Saturday, 14 January 2012
It was not late, perhaps 7.30 or so, but it was dark and in general people do not call on me unannounced. So I put the chain on the door and opened it about 6 inches.
A young man carrying Sky ID stood there and started to explain why I should sign up to his company for phone, TV, and broadband.
I told him I was happy as I was and had no interest in changing and additionally, that I do not like cold -calling and prefer to talk to people in daylight.
He persuaded me that he was not trying to pressure me in any way, but said hew could offer me a better deal than I have with my current supplier. I asked h imm to come back the next afternoon, and he agreed to do so.
Just as, in a previous post I said I cannot be moved by TV ad's, so also, no-one can persuade me to buy anything I don't want, so I don't encourage salesmen.
When he left, I locked the door and thought, "am I being super-cautious, or am I afraid to open the door to someone after dark?"
On reflection I think a bit of both and only two days later, I read in the local paper of a man who opened his door to a caller one evening and was stabbed by two complete strangers. This was only half a mile from me and I hadn't even read the paper the evening I got my visitor.
When I was a child I was as my family put it "scared of my own shadow", but as I grew up became less and less wary. To the extent that, one evening after a late rehearsal in London, having missed the last train, I set out to walk home to Bromley, a distance of 10 miles!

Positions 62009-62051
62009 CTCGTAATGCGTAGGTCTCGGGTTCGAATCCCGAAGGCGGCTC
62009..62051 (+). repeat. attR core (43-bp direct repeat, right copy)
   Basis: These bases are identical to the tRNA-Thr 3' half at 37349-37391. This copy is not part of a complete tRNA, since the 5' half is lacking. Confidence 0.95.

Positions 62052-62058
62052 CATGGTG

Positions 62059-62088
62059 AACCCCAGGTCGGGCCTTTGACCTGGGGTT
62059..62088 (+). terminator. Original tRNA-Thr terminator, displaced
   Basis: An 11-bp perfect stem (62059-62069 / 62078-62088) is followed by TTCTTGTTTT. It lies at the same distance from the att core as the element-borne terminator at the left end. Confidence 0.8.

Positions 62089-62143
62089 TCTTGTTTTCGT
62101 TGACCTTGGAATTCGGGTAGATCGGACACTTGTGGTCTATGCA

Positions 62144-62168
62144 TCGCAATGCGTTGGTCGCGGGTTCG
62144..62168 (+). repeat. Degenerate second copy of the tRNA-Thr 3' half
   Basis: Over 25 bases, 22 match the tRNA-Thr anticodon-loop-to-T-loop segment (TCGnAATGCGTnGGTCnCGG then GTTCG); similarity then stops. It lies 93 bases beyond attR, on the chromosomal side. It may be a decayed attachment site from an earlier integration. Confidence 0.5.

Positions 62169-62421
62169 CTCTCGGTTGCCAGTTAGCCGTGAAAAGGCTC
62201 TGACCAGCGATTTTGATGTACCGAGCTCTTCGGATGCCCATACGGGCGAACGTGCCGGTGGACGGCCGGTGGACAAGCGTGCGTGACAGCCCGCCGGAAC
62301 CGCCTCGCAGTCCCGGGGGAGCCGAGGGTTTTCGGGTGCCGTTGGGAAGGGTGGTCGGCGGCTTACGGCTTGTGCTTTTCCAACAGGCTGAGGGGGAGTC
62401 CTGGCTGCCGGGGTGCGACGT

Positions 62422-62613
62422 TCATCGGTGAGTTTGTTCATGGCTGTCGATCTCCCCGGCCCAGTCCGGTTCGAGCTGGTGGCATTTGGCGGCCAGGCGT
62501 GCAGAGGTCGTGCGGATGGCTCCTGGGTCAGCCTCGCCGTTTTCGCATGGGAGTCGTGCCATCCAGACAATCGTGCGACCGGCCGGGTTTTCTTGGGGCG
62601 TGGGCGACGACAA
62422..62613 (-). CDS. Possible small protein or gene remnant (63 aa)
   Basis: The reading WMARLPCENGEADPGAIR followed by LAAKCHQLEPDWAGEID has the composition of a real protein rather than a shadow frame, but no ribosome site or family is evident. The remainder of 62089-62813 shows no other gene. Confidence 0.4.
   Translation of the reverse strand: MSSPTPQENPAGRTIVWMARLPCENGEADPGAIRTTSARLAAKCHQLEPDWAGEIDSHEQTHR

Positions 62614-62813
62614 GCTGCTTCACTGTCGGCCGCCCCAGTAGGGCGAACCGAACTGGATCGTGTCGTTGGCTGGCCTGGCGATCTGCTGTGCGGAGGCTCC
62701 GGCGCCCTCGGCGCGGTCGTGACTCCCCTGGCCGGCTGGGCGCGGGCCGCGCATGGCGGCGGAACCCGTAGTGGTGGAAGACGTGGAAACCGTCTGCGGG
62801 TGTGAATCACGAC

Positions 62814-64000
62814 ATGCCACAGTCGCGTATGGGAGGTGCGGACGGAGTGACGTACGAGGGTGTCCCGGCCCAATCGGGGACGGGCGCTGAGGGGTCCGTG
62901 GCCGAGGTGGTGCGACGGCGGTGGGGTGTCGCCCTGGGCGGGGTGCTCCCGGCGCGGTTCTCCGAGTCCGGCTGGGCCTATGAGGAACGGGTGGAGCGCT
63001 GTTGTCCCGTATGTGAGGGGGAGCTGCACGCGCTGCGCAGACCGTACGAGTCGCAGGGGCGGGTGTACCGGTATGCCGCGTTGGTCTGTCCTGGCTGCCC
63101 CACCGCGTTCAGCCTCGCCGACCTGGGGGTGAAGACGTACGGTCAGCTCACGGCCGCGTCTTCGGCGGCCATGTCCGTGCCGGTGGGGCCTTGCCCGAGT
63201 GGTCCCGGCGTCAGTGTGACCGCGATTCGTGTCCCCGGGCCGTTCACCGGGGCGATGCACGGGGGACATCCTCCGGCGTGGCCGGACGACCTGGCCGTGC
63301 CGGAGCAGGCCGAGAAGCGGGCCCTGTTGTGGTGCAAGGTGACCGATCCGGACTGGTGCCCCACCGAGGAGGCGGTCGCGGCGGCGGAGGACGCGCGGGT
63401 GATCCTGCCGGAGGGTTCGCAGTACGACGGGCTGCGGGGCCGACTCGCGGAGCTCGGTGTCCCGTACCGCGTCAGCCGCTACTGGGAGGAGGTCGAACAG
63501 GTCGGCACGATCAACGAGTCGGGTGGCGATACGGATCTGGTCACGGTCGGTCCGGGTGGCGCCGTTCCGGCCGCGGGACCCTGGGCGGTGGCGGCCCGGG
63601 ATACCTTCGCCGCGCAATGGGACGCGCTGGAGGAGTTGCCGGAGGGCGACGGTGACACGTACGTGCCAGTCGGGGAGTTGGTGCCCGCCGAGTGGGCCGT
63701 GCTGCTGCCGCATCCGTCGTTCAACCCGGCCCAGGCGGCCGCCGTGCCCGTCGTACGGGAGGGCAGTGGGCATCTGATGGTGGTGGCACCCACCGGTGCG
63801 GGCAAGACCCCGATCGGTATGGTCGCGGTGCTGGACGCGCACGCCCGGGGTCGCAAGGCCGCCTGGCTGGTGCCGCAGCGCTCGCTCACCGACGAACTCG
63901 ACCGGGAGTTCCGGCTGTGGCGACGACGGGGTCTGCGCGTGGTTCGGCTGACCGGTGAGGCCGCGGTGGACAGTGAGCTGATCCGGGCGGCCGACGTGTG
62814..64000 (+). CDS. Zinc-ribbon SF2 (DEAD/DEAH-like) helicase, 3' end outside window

Most of this walk was undertaken in the middle of the road, I didn't like the shadows at the sides, and I passed no-one for at least an hour and a half.
When I reached Catford, about 2 miles from home a police patrol car stopped and asked me if I was OK.
On being assured that I was and had (only) another two miles to walk, off they went!
I have to point out that this was in the late 1960's and even if I were capable of such a walk these days I wouldn't consider it for one second.
This is a very different world from the one I grew up in.
After John's death, any trace of nervousness at being in the house alone vanished. I suppose I felt that the worst had already happened, and that nothing worse could befall me, however, recently I have found myself checking doors and windows in a way never previously thought necessary, and the chain on the door action was the end result of this change of habit.
Of course I'm not a complete idiot and would not take unnecessary risks but when does caution become fear and where should we draw the line?
I'd be interested to know how other people feel, perhaps particularly those who live alone?